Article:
A Japanese government task force is considering auctioning as a way to manage the awarding of solar projects amid an overhaul of an incentive program to encourage clean energy.
The auction system is one option under consideration by a panel set up by the Ministry of Economy, Trade and Industry to review the country’s incentive program for renewable energy. The program began in July 2012 to diversify the country’s energy sources.
So far, most of the clean energy added under the program has been solar, although the program covers other sources such as wind and geothermal. Some utilities say their transmission lines are being overwhelmed with requests for grid connections from solar developers.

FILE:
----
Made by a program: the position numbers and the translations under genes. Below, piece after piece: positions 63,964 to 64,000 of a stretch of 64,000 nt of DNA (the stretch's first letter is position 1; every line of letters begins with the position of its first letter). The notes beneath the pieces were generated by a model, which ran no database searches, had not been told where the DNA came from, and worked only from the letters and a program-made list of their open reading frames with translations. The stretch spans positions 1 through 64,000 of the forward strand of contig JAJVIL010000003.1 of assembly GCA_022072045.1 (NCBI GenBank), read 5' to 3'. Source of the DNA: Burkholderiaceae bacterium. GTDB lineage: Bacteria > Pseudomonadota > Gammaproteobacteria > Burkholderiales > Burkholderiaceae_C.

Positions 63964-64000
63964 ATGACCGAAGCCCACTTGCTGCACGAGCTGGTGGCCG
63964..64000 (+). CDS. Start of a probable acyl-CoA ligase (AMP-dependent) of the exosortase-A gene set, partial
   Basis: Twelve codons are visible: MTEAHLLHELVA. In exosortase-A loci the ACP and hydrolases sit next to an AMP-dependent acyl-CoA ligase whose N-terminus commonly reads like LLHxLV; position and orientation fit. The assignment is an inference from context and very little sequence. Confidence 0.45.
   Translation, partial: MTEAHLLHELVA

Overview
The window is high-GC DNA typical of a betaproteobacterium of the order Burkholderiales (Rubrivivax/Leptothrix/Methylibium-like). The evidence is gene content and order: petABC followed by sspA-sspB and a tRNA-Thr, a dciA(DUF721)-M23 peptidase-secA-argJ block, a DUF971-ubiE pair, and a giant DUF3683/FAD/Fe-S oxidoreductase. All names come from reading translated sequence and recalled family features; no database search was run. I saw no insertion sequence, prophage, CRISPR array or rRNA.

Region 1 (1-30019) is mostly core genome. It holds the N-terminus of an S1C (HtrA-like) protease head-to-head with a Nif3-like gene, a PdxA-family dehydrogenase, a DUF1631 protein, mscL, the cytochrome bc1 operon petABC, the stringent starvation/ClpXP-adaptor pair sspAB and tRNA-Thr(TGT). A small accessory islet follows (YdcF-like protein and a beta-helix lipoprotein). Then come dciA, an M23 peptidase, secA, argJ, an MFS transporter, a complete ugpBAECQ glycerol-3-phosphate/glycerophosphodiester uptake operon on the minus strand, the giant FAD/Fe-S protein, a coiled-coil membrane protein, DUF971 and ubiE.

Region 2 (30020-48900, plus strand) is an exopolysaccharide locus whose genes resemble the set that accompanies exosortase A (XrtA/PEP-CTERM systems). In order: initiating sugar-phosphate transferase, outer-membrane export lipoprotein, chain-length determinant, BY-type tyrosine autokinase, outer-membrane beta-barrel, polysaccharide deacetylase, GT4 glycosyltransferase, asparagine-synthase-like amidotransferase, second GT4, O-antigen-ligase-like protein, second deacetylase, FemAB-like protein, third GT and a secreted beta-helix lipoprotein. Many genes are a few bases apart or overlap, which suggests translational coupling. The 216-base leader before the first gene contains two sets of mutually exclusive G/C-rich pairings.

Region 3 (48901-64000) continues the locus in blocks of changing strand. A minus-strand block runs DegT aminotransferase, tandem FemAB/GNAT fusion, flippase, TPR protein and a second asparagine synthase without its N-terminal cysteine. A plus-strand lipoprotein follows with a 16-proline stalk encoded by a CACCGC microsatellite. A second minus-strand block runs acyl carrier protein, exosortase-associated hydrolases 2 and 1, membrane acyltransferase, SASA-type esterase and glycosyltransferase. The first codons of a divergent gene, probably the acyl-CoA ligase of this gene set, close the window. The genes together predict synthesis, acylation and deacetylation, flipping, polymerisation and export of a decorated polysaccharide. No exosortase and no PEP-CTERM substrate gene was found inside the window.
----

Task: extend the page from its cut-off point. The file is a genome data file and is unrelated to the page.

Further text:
Under the current system, the government sets a tariff every year to reflect a drop in system prices. The ministry panel, which includes several academics, on Tuesday debated several options for solar projects.
One option is to hold auctions, giving approval to developers who offer the lowest price. Another option under consideration is cutting the tariff that developers receive for their output at a set rate or in accordance with installations.
“I am under the impression that a fair number of people support auctioning while there are details we need to look at more closely,” Kenji Yamaji, head of the ministry panel and director-general of the Research Institute of Innovative Technology for the Earth, said at Tuesday’s meeting.
©2015 Bloomberg News
Lead image: Photovoltaic power plant and mountain in Japan. Credit: Shutterstock.